Helping people change their lives

Many of us make New Year’s resolutions to eat less, exercise more and lose weight.

Parkersburg residents Linda McClead and Kim Coram are trying to help us achieve these healthy resolutions.

McClead’s day job is program coordinator for Wood County Schools Adult Basic Education. She has worked in the Wood County School System for 31 years in various jobs, including 14 years as a health teacher.

At night and other off-work hours, McClead teaches and shows people how to live healthier lives. For the past five years, she has taught a graduate class for West Virginia University, attended mostly by local teachers, on making a health and happiness transformation.

Information from the class has evolved into a book, “Living by Design,” which she hopes to publish this year.

Last Monday night, McClead began an eight-week classroom instruction, open to the general public, at the Family Fitness Center on making healthy lifestyle changes. On Tuesdays and Thursdays beginning this month, McClead is offering free exercise and instructional classes for Wood County Schools employees and Family Fitness Center members at the fitness center.

McClead said she hopes, in the not-too-distant future, to make a career change and make wellness and fitness her full-time job. Along this line, she has become a certified health/wellness/lifestyle coach.

McClead has been a fitness instructor since the early 1980s, teaching at the YWCA, YMCA and Family Fitness Center. She admits that she just began eating a healthier diet two years ago and has concentrated on teaching proper nutrition in the past year.

Her target audience is middle age people who have added about 50 pounds over the years. An issue in their lives, usually involving health, triggers the motivation to take her classes, McClead said.

“I love what I do,” McClead said about her healthy living program, which combines classroom instruction with exercise. “Fitness and health have always been a passion of mine.”

McClead wants to bring a warm weather exercise program to Parkersburg City Park, where she and other fitness instructors would get people exercising together one night a week. It could be the exercise equivalent to the popular Music Series in the Park on Thursday nights during the summer.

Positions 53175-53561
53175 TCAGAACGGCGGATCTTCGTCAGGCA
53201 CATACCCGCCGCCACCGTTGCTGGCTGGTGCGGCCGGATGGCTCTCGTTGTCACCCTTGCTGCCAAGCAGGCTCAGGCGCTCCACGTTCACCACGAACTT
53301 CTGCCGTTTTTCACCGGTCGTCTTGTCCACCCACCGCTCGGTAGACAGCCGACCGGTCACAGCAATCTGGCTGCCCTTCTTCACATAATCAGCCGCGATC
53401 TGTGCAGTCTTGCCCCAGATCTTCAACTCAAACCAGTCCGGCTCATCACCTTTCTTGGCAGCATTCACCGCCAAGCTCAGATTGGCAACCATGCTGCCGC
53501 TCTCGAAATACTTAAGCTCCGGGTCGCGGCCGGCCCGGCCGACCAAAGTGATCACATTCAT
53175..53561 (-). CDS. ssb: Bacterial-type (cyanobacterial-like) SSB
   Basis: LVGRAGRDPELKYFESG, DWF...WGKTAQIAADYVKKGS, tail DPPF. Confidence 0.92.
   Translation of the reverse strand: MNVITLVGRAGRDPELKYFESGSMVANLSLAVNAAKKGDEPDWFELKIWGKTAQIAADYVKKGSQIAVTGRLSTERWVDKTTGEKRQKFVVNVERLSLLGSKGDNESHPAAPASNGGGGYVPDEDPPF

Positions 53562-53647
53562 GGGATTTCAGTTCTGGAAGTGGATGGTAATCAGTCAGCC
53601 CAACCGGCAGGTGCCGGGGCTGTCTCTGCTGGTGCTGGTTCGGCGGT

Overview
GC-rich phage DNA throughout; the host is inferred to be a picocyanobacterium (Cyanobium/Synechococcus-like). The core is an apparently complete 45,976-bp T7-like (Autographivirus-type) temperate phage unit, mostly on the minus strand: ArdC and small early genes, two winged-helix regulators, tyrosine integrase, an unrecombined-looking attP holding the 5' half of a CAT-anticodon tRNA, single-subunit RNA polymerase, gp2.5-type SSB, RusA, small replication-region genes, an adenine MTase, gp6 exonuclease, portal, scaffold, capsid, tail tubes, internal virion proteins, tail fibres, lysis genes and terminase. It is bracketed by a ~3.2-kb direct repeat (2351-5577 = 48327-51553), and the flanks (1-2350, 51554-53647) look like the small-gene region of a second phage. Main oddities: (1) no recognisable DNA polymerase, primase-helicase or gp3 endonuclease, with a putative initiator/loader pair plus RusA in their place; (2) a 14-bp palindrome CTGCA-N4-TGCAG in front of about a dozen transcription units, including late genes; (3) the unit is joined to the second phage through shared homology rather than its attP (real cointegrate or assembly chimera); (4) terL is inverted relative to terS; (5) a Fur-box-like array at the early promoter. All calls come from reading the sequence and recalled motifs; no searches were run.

More information on McClead’s classes is available at www.healthy-livingbydesign.com.

Kim Coram has been working for years to get people moving and exercising – whether by hiking, biking, kayaking or other outdoor activities.

Coram, recently elected to Parkersburg City Council, is pleased with the response to the free hikes she has led this month. About a dozen people each Saturday afternoon have participated in family-friendly hikes at the Edison Middle School arboretum and the DuPont Nature Trail.

Today’s guided hike will be at Johnson T. Janes City Park, which is set to open this year, possibly in May. The group will meet at the McDonald’s on Seventh Street at 2 p.m. and then travel to the park.

The last hike in the January series will be Jan. 26 on a one-mile trail behind West Virginia University-Parkersburg. This will be a shorter hike because of the likelihood of colder weather, Coram said.

Coram finds January a great time to hike in the woods. “The leaves are off the trees and you can see so much more,” she said.

Coram chronicles outdoor activities in the Mid-Ohio Valley as editor of theopam.com, or The Online Physical Activity Magazine. “There is so much here for people to do,” she said.

Her busy outdoor schedule includes kayaking instruction in April and May and mountain biking instruction at North Bend State Park from April through September. She mapped the Mountwood Park trails in 2011.

As a member of the Parkersburg Bike Advisory Board, Coram and others are finalizing the application to send to the League of American Bicyclists next month seeking a designation of bike friendly community for Parkersburg.

Designations such as this help to convince people and businesses to move to Wood County, Coram said.

Contact Paul LaPann at plapann@newsandsentinel.com